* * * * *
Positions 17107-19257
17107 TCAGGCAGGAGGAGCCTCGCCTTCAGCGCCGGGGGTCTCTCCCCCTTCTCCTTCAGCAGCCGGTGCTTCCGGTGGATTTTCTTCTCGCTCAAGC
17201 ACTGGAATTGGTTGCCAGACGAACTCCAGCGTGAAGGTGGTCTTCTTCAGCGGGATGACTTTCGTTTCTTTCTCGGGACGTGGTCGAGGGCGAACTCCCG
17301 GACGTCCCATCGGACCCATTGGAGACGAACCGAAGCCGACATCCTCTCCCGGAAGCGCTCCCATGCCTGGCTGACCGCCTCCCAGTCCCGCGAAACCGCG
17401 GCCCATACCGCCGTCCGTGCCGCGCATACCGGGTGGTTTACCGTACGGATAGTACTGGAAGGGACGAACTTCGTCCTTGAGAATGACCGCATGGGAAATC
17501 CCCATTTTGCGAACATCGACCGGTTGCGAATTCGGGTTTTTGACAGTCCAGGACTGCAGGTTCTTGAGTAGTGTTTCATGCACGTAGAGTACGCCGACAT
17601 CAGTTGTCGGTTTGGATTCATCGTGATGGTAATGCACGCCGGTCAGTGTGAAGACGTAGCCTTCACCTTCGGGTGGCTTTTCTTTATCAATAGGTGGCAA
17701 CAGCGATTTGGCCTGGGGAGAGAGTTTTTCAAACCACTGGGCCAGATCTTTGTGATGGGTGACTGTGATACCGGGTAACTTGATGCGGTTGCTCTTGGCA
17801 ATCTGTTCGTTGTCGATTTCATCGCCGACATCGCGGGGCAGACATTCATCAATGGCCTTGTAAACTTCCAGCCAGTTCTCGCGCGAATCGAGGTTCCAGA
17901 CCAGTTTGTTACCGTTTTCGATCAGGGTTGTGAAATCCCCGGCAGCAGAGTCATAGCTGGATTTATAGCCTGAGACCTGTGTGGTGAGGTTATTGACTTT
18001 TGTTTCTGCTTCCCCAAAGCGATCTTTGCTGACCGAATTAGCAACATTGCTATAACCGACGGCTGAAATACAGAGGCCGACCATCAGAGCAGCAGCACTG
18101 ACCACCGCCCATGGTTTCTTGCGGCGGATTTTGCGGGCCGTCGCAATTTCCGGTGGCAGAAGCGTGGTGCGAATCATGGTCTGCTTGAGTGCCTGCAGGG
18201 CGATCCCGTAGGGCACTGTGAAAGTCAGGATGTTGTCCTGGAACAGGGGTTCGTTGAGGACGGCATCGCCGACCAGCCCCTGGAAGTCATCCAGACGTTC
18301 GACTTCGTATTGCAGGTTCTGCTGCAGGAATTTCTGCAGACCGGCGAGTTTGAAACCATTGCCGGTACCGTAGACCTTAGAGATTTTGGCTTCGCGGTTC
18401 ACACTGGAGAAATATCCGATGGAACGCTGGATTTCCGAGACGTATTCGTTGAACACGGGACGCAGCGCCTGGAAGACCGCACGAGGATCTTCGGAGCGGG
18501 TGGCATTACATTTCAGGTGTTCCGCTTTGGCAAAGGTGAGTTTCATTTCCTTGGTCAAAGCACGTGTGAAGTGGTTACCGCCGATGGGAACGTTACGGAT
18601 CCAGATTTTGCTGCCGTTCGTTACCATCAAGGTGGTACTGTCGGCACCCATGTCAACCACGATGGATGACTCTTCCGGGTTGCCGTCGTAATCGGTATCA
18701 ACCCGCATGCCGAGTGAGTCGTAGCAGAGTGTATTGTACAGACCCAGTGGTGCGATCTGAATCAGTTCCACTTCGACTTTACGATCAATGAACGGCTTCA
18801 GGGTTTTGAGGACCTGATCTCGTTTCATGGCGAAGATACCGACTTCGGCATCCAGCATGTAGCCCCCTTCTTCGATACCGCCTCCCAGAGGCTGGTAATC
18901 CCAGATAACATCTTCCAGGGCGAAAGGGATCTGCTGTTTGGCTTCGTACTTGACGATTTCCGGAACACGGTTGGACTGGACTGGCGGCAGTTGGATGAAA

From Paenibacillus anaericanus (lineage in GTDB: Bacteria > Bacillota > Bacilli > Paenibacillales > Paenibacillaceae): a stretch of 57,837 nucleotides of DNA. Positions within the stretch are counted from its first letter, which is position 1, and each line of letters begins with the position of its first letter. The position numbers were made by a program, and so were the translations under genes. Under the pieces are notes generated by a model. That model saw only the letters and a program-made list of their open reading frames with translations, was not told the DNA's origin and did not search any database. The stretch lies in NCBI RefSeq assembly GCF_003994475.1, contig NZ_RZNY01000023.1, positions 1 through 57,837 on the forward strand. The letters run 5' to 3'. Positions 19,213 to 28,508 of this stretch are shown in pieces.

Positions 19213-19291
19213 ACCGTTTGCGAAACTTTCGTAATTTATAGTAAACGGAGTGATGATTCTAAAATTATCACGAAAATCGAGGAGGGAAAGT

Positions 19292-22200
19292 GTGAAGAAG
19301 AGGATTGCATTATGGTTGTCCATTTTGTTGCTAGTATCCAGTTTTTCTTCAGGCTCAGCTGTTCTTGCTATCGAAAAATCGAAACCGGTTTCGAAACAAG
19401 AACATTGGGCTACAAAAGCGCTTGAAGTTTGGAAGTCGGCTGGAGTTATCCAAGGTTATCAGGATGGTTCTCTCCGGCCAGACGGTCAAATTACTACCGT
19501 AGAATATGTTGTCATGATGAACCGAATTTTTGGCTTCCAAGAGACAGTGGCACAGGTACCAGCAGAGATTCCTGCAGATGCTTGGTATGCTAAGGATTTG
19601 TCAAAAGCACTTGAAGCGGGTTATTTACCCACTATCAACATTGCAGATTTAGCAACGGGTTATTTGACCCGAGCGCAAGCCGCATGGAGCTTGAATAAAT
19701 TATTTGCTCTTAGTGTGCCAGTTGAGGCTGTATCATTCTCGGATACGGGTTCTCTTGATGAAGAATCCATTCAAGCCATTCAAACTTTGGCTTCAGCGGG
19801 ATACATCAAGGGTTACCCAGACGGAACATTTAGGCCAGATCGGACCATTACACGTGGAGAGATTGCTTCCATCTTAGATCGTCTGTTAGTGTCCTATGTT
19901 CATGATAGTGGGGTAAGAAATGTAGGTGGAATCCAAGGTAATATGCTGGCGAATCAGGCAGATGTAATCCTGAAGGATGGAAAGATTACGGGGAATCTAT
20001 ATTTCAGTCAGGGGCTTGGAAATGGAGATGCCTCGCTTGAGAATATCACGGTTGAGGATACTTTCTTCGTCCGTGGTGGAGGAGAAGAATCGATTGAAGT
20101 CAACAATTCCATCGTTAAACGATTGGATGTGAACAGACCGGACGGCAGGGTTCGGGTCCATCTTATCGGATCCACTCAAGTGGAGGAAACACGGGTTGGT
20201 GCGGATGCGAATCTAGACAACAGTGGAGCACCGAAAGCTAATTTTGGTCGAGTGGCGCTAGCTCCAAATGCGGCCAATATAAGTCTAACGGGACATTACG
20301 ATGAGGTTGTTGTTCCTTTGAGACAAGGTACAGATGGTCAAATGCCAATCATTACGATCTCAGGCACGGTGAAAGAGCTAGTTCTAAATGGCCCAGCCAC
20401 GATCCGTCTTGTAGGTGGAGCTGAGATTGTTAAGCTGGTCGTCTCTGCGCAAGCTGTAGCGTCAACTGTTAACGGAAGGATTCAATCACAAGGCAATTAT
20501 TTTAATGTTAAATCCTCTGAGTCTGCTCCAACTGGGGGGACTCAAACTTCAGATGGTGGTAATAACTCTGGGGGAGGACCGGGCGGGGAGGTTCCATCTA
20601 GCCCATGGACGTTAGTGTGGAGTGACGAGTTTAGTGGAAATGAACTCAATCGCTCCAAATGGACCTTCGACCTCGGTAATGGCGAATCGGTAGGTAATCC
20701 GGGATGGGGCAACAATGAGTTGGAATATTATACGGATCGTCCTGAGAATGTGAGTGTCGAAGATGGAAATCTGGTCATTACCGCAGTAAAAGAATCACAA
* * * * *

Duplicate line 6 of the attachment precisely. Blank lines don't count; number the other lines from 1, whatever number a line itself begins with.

17501 CCCATTTTGCGAACATCGACCGGTTGCGAATTCGGGTTTTTGACAGTCCAGGACTGCAGGTTCTTGAGTAGTGTTTCATGCACGTAGAGTACGCCGACAT